An 18-year-old Saudi woman fleeing her home country for Australia is calling on people inside Bangkok airport to protest against her deportation to Kuwait.
A young Saudi woman seeking asylum in Australia is calling for help from people inside Bangkok airport as she awaits deportation to Kuwait.
Rahaf Mohammed Mutlaq Alqunun, 18, claims she was abducted on Sunday and had her passport confiscated by Saudi Arabian diplomatic staff on arrival at Bangkok’s Suvarnabhumi airport.
“I’m calling for all people inside the transit area in Bangkok to protest against deporting me to Kuwait,” she tweeted on Monday.
“Please I need u all. I’m shouting out for help of humanity.”
The Twitter account has been taken over by someone purporting to be Ms Alqunun’s friend, who appeared to confirm the teenager was not on a flight which left Bangkok for Kuwait on Monday afternoon.
“I have a good news guys the plane is gone, and Rahaf is (safe) for now.”
Ms Alqunun earlier said she was being held at an airport hotel by diplomatic and airline staff, despite having a visa to travel to Australia.
She vowed to not leave the room until she speaks with the United Nations High Commissioner for Refugees.
Ms Alqunun said she had been abused by her family and would be killed if she returned home and posted her passport details on Twitter to confirm her identity.
“It is a very distressing position she is in,” Senator Wong said.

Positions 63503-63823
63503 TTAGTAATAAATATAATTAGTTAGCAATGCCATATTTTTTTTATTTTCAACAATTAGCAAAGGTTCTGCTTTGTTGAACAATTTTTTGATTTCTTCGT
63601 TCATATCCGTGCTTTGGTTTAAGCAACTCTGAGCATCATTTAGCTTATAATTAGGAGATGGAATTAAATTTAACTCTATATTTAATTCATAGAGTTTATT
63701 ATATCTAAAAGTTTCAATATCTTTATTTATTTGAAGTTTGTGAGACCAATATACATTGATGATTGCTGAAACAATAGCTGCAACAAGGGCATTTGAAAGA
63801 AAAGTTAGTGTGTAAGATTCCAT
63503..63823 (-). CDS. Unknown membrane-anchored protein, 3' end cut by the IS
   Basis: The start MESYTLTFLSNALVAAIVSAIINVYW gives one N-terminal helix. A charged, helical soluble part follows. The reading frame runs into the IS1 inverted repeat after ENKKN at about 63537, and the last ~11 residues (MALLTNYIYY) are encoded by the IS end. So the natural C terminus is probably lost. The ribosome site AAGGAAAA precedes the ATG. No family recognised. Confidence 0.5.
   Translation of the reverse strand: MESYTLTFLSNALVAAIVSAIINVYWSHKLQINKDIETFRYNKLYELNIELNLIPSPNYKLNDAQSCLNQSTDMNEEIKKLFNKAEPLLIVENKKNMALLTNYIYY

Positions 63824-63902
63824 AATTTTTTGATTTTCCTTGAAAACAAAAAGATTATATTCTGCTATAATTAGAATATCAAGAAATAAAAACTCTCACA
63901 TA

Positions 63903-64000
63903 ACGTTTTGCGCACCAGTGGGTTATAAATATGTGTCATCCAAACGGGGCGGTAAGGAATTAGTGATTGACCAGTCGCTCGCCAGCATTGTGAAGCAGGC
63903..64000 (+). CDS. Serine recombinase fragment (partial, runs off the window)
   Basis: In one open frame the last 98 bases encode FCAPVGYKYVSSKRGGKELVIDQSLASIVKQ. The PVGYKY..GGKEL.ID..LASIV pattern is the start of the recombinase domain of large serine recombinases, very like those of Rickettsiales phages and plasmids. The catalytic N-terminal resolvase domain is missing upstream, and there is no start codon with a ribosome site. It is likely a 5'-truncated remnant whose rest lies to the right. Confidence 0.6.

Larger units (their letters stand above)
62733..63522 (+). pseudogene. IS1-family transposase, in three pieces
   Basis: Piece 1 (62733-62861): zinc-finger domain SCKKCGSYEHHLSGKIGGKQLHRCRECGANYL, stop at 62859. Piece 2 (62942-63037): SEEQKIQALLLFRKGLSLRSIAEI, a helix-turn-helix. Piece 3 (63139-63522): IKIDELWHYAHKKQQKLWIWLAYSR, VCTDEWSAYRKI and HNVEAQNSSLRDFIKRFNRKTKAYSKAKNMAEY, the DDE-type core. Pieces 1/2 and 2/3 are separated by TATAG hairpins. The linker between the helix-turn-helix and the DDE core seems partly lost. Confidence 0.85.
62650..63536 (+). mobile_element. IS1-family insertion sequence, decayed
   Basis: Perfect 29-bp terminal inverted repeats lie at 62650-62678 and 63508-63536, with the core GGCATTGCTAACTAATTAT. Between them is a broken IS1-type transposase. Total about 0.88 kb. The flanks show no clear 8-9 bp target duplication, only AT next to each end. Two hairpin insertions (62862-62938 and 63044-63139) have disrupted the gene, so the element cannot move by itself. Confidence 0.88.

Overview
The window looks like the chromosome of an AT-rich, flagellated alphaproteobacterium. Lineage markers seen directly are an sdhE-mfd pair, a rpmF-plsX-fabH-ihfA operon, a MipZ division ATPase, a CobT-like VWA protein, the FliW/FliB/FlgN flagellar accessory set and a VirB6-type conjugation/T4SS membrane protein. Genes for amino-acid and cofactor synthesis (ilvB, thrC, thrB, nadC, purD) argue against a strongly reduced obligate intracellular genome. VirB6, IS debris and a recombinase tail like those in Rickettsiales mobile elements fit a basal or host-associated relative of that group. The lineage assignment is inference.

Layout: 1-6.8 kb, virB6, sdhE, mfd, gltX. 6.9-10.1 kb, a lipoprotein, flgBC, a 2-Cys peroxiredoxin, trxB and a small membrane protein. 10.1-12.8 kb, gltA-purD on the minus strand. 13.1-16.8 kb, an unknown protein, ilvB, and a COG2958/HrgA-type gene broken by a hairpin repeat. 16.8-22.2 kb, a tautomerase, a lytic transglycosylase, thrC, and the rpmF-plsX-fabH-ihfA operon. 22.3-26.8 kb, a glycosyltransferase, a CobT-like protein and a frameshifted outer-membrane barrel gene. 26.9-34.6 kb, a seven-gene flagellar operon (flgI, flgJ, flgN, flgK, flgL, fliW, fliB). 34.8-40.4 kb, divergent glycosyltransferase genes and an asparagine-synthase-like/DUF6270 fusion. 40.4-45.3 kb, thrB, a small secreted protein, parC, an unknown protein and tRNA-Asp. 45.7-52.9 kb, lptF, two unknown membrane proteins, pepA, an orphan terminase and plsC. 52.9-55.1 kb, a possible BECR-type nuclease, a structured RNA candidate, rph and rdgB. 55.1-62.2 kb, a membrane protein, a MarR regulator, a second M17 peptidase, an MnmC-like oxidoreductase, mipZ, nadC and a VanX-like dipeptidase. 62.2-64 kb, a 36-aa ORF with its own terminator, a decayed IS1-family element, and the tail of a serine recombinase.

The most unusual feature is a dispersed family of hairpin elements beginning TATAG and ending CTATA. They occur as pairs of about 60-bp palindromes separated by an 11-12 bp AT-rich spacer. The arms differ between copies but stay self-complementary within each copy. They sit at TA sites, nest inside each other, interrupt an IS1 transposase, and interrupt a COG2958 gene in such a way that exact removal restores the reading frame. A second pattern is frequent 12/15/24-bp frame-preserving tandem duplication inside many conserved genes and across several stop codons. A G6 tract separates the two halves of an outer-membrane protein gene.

Saudi Arabian authorities have denied their involvement, saying Thai officials stopped Ms Alqunun because she did not have a return ticket or an itinerary to show she was a tourist.
“She will be deported to the state of Kuwait where her family live,” the Saudi Embassy said in a statement.
“The embassy does not have the authority to stop her at the airport or anywhere else.”
Human Rights Watch Asia division deputy director Phil Robertson said the organisation was trying to lodge an asylum claim with the UNHCR.
He also questioned a statement by Thailand’s Immigration chief to the BBC that Ms Alqunun did not have a travel visa, which prevented her entering the country.
Saudi women are subject to strict male guardianship laws and must obtain consent from a male relative for travel documents.
Ms Alqunun told a Thai human rights worker her family kept her in her room for six months because she cut her hair.
She had asserted her independence and renounced Islam but had been forced to pray, wear a hijab and was beaten by her brother.
Ms Alqunun is understood to have fled from her family two days ago while they were on a trip to Kuwait.
Mr Robertson said Ms Alqunun was in transit to Australia when detained and did not need a visa, which is available on arrival.